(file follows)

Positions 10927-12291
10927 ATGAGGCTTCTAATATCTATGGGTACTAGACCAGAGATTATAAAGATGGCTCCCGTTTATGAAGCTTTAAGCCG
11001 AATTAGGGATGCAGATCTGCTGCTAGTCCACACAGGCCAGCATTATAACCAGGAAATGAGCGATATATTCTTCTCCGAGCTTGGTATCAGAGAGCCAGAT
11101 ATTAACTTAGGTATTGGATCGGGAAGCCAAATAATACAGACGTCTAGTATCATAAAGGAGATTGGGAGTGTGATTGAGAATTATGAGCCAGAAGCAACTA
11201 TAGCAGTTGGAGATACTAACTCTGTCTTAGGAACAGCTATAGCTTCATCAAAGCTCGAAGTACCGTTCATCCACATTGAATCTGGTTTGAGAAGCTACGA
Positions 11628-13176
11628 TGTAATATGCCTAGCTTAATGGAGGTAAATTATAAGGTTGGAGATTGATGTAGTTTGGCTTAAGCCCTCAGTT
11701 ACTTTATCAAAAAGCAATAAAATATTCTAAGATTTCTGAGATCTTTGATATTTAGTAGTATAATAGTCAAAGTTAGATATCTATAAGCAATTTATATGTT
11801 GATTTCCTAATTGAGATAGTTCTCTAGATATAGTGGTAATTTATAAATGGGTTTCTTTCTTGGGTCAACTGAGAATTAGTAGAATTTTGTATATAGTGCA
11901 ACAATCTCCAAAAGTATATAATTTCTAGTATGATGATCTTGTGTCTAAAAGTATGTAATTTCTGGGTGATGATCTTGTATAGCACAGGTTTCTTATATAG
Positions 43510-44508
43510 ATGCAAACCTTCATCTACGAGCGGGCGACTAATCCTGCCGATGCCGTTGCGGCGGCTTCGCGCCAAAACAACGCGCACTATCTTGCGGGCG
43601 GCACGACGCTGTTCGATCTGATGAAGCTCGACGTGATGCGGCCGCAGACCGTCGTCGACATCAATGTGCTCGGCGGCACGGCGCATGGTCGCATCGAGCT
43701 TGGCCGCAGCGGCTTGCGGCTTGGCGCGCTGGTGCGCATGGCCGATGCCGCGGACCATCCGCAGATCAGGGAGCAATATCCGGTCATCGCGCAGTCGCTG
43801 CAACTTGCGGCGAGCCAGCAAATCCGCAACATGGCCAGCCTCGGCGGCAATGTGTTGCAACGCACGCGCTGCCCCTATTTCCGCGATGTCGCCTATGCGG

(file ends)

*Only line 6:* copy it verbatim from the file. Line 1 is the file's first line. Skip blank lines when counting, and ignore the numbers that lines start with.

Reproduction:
Positions 11628-13176